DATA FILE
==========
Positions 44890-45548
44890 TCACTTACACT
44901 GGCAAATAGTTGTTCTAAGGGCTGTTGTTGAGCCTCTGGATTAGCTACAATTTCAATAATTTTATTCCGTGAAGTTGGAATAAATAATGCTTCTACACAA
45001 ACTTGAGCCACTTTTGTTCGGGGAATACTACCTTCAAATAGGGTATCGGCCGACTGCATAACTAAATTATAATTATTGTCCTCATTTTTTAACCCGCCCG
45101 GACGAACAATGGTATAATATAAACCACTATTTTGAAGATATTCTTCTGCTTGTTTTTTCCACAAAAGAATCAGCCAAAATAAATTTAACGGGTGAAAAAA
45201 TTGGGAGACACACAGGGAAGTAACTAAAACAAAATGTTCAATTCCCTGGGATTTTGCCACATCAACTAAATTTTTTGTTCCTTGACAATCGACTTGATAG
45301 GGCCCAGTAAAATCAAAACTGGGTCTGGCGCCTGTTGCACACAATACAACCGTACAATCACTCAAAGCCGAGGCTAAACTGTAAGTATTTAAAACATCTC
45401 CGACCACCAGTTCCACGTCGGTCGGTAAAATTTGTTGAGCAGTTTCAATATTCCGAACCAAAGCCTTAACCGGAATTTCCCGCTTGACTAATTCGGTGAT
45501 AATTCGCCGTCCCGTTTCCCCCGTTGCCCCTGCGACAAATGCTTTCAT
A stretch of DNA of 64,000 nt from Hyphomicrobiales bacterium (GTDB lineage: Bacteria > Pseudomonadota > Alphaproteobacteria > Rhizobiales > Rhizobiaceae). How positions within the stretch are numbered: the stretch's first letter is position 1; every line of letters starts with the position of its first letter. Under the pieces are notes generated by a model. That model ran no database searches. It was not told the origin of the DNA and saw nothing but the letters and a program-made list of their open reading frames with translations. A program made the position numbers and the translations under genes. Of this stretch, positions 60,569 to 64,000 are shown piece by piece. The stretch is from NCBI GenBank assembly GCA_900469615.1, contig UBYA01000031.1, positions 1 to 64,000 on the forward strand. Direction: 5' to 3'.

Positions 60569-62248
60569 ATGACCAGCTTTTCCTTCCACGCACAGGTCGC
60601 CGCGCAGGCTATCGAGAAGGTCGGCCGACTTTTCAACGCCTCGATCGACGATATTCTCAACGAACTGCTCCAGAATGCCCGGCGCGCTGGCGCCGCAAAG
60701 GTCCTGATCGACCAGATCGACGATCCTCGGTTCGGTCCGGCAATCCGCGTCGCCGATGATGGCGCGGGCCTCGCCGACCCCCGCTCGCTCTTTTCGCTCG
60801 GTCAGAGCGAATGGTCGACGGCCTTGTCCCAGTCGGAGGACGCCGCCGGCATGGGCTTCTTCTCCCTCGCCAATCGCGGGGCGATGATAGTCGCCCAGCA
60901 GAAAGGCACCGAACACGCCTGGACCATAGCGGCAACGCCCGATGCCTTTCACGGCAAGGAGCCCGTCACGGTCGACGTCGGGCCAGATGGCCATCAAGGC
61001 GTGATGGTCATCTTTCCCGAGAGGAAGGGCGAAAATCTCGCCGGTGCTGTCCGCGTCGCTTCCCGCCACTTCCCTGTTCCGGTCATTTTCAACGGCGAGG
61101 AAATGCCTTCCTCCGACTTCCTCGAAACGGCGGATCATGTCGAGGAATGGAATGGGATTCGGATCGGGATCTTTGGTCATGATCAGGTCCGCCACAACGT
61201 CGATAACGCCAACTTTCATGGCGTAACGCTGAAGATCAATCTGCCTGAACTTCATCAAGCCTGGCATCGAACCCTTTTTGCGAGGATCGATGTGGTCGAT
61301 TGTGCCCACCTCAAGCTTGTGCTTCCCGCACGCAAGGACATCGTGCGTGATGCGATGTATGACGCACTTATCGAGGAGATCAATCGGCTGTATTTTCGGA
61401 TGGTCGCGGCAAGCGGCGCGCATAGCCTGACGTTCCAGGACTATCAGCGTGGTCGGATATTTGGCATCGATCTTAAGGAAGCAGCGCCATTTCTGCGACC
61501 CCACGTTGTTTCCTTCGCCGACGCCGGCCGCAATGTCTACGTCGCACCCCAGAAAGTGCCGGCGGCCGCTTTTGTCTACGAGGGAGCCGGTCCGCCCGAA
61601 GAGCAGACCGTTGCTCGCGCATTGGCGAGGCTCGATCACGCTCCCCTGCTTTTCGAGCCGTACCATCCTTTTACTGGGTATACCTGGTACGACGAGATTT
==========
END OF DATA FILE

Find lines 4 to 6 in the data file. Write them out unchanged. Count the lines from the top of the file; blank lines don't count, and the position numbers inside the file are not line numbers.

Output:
45001 ACTTGAGCCACTTTTGTTCGGGGAATACTACCTTCAAATAGGGTATCGGCCGACTGCATAACTAAATTATAATTATTGTCCTCATTTTTTAACCCGCCCG
45101 GACGAACAATGGTATAATATAAACCACTATTTTGAAGATATTCTTCTGCTTGTTTTTTCCACAAAAGAATCAGCCAAAATAAATTTAACGGGTGAAAAAA
45201 TTGGGAGACACACAGGGAAGTAACTAAAACAAAATGTTCAATTCCCTGGGATTTTGCCACATCAACTAAATTTTTTGTTCCTTGACAATCGACTTGATAG